An improved metering system in the D2X, called 3D-Color Matrix Metering II, allows Nikon’s acclaimed 1,005-pixel RGB Exposure/Color Matrix Metering Sensor to better determine the position and size of shadow or highlight areas and achieve optimum exposure for each shot.

Unparalleled Speed

Professionals need their cameras to be as fast as they are. Therefore, similar to the blazing fast D2H, the D2X adopts a holistic approach to speed. The camera is ready to shoot the instant it is turned on and has an almost imperceptible 37ms shutter lag time, an astounding achievement at this resolution level. Using a new high-speed 4-channel output method, and improved speed of transferring image data from the image sensor to a memory card, the D2X is capable of shooting 5 frames per second at full 12.4 megapixel resolution for up to 21 JPEGs or 15 NEFs. The camera’s unique High Speed Cropped Image mode allows photographers to achieve an even higher continuous shooting rate of 8 frames per second by using a dual area sensor that records only 6.8 million pixels in the center of the sensor. While photographers are satisfied with 5 frames per second for most applications, this new mode gives them the duality of having the option to shoot at faster framing rates for specific situations, within one camera body.

The D2X also boasts Nikon’s acclaimed Mutli-CAM2000 high-speed AF system that features eleven autofocus sensors of which nine are cross type and placed in the rule of thirds layout.

Unparalleled Design and Ergonomics

The D2X is consistent with the D2H in terms of body design, ergonomics and interface. The camera’s large controls and buttons are positioned for intuitive control that frees the photographer to concentrate on the composition. Regardless of the camera’s orientation, operation remains consistently comfortable and with virtually the same access to primary controls. The D2X features an improved energy efficient design that when combined with its unrivaled lithium-ion battery system, delivers extended longevity and high energy capacity capable of approx. 2,000 shots per charge, with accurate real-time system status displays. A new 2.5-inch, 235,000 pixel high resolution LCD monitor features an all-digital interface for clear, flicker-free display of preview images and logically organized Shooting, Playback, Set-up and Custom Settings menus. On-demand information includes an improved histogram and new RGB Histogram displays, as well as a chronological ‘History Menu’ that lists recently accessed settings.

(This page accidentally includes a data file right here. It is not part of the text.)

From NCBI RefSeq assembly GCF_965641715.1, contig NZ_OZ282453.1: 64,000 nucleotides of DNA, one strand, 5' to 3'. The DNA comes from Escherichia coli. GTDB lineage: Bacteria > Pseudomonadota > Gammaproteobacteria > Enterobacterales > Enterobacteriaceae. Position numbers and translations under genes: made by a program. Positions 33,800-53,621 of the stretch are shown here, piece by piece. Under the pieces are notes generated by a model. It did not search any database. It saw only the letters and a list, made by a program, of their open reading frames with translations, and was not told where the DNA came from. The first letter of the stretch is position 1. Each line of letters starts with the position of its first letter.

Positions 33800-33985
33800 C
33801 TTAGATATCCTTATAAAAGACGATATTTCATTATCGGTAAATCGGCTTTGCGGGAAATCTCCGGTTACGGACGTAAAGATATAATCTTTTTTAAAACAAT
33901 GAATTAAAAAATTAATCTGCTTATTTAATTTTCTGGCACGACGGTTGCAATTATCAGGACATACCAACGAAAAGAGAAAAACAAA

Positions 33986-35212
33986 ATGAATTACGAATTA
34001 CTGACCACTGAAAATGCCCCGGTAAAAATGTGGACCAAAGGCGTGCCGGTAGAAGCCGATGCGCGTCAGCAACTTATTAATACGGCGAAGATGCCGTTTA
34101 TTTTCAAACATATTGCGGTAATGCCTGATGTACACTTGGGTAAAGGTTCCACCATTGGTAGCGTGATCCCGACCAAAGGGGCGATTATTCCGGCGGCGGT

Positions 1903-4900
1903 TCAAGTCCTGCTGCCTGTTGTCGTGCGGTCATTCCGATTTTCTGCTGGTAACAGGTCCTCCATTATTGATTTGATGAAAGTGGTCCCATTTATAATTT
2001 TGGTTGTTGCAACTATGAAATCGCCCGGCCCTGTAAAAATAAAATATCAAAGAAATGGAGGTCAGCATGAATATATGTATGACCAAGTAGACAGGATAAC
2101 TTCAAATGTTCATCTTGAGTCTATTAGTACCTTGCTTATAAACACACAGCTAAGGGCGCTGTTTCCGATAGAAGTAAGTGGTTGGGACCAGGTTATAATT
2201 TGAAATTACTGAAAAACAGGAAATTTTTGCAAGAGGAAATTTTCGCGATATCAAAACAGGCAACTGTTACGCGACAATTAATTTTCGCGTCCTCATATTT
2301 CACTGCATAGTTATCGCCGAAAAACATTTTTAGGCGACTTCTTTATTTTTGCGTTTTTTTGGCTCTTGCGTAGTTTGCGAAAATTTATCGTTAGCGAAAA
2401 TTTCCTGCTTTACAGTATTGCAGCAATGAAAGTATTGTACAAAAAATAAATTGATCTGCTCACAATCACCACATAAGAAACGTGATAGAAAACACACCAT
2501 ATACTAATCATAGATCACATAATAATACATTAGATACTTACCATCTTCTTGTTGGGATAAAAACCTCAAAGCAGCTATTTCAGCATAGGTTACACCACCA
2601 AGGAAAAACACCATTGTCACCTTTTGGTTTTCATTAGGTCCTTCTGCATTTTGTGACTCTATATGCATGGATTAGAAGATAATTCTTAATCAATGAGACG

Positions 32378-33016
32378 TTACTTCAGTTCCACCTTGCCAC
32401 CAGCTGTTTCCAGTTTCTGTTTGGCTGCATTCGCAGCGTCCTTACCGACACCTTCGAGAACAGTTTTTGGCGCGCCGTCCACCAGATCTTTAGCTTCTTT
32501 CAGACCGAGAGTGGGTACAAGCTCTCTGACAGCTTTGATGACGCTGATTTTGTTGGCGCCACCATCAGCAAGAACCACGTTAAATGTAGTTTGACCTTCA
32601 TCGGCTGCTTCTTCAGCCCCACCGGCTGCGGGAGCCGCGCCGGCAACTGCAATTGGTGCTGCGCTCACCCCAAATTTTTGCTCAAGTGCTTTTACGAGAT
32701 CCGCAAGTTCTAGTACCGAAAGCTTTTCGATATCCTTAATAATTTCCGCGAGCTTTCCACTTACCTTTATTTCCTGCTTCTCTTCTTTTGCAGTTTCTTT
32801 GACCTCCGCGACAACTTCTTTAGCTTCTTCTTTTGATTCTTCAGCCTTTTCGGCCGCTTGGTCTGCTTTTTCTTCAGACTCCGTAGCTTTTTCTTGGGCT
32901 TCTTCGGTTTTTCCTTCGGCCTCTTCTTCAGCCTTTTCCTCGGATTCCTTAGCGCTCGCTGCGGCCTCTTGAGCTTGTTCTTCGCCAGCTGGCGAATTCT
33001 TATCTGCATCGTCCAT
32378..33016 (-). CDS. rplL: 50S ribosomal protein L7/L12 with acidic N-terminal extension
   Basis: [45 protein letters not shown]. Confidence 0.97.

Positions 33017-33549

Unparalleled System Innovations

Nikon’s Total Imaging System is unrivaled in innovation and offers photographers the most cutting edge new technologies and features to incorporate in their workflow. Outlined below are groundbreaking technologies that enable photographers to achieve results not possible with any other system:

New Wireless Transmitter WT-2A

Nikon’s Wireless Transmitter WT-1A for the D2H opened new roads in digital SLR photography by making it possible to transmit images directly from the camera over a wireless LAN. Now, the new Wireless Transmitter WT-2A will open the floodgates of creativity for photographers by allowing them to not only transmit images over a Wi-Fi network, but also allow wireless remote control of the D2X over a Wi-Fi network from a computer running Capture 4.2 software. Photographers can set the D2X in places that may be inaccessible or unsuitable for photographers, and wirelessly adjust settings, trigger the camera, and instantly retrieve the images over a LAN. The applications of this technology are promising and limitless. The new IEEE802.11b/g compatible Wireless Transmitter WT-2A also provides faster image transmission with improved security and compatibility with the latest protocols.

i-TTL Speedlight Technology